I couldn’t pinpoint exactly what I expected coming to Africa, although the term “Motherland” and home constantly came to mind. Also: identity, finding myself, or even more accurately said, finding a part of me that I don’t know; abandoning the distinction between an “us” — being the black community in America — and “them” — those native to the continent.
Since we’ve arrived here I’ve met people who have taken a genuine interest in me, my life, and my ideas. Beyond that, I have had creatures great and small take an interest in me, from a giraffe to the insects who have feasted on me as of late.
Father Odunga, Brother Matthew, and Brother Stephen have all had their respective impacts on me and my experience so far. Father Odunga and Brother Stephen assumed I’d go into the priesthood because I was educated by Jesuits at Brebeuf [High School in Indianapolis), so we’ve talked abou that. And Brother Matthew has been talking with me about many things that have opened my eyes to the country of Kenya, its people, or myself.
I’ve appreciated the little things even more: waking up in the morning, the rain, and the affection of animals. I can’t not think about a giraffe resting his head on my shoulder and licking me and not smile or the fact that I was comfortable kissing him as well.
I can’t not think about how heartwarming it was to have a three-week old puppy — who I rightly named Francis — run up to me, nuzzle me, and be completely comfortable with me, not wanting to leave me and be filled with true happiness.
I can’t ignore the pain that comes to my heart when I look into the eyes of the children here who are students, or a toddler full of energy in my arms, with so many hopes and dreams, with aspirations the size of mountains looking to me and others as an example and model to aspire to as well. I think of how many of those won’t be attained and will continue to live in what we perceive as poverty and destitution for the rest of their lives; however I’m comforted. I’m comforted by their strength and faith of heart.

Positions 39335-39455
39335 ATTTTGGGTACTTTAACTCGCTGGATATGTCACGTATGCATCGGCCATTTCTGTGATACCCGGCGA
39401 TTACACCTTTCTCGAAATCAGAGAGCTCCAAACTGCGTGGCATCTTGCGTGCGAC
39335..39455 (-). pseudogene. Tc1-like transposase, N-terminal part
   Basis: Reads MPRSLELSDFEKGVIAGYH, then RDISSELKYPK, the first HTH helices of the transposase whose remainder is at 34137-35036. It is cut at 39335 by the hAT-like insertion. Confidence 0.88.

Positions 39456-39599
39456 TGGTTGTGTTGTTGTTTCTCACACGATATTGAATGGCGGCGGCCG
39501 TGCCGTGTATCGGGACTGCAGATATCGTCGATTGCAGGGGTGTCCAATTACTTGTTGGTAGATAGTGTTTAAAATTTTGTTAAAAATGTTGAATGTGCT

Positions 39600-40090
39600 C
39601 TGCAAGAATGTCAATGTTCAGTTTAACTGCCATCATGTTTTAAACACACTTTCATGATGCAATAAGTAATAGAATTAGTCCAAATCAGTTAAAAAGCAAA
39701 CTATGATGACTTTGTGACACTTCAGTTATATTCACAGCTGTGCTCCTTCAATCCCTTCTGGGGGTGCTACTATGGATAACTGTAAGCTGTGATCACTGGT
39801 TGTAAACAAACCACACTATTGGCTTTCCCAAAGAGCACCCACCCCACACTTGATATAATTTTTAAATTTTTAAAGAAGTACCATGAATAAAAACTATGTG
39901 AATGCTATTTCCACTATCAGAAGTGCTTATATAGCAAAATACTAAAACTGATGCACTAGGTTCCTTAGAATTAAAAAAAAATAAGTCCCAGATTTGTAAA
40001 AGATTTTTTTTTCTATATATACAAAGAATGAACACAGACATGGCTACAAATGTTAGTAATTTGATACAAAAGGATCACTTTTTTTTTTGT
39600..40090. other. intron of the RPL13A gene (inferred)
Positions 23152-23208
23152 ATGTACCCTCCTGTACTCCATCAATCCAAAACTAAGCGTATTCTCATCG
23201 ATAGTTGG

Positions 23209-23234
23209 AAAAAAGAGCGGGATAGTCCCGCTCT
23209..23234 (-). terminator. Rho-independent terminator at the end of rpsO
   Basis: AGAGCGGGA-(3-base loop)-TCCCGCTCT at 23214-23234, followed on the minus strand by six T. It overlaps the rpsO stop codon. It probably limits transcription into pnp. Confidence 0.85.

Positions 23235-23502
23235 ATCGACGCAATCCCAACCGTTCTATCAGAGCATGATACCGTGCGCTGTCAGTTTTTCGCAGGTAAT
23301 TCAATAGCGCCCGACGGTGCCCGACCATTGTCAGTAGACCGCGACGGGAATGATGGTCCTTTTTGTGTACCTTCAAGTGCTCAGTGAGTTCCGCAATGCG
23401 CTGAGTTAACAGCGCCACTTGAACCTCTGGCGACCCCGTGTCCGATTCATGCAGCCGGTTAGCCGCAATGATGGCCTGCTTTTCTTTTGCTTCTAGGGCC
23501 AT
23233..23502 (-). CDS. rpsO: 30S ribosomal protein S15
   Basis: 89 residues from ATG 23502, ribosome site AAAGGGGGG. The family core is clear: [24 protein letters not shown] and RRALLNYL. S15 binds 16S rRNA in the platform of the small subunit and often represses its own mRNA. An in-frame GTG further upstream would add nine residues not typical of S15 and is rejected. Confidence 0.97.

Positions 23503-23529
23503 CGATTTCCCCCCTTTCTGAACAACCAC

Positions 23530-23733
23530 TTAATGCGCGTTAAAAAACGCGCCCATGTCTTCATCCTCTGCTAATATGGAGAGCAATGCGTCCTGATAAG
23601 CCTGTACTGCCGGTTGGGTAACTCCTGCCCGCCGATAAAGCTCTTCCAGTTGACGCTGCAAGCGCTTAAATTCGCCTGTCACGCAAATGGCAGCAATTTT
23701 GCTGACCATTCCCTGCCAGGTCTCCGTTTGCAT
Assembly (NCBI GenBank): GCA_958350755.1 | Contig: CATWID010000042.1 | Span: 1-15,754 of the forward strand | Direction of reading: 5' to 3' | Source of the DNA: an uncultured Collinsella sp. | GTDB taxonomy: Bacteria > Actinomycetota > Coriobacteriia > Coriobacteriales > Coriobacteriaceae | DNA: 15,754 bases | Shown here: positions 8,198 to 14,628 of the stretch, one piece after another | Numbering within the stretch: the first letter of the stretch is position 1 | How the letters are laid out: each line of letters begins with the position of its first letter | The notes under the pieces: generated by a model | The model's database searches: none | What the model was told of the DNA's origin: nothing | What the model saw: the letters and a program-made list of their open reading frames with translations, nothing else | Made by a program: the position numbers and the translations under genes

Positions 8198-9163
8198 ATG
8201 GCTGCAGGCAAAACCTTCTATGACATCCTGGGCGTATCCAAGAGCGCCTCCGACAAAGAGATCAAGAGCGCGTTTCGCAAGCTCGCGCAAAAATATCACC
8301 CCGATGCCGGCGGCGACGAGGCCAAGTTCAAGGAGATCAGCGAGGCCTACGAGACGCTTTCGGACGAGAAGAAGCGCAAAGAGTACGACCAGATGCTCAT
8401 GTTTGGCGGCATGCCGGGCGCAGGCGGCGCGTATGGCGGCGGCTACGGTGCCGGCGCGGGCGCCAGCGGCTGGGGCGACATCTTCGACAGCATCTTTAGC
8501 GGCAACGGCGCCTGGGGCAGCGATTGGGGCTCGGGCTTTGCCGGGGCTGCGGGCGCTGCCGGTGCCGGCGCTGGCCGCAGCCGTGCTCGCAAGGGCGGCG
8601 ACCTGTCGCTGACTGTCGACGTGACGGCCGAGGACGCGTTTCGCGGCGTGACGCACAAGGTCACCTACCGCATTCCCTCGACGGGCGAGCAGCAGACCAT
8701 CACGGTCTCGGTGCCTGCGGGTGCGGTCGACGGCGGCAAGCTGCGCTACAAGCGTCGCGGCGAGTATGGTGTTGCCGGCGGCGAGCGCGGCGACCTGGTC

When we ride in our bus and the children smile from ear to ear and wave, running after our bus; or, when we have the opportunity to just have a simple conversation. Their sincerity, their hospitality, and their ability to remain optimistic and hopeful in slums that we may see as full of hopelessness encourages me.
The most profound statement I’ve heard on the trip so far is this, “Africa is sick. Africa is poor. Africa is at war. Africa is broken.” Yet through all of the hardship, the spirit of Africa, specifically where we are here in Kenya, and the people remain strong. It moves and drives people. We see that when you have nothing, all you have is faith and family; that is the stability and what is important.
“The Motherland” is no longer clever allegory, but real for me. This is home because a home has been made here for me. The fullness I feel can’t be explained; and the journey is not over. There is still more to do here and there will be more to be done once we leave. We have more to grow, more to learn, more to feel, experience, and discover from a people and place, nearly forgotten.
Peace from the Motherland.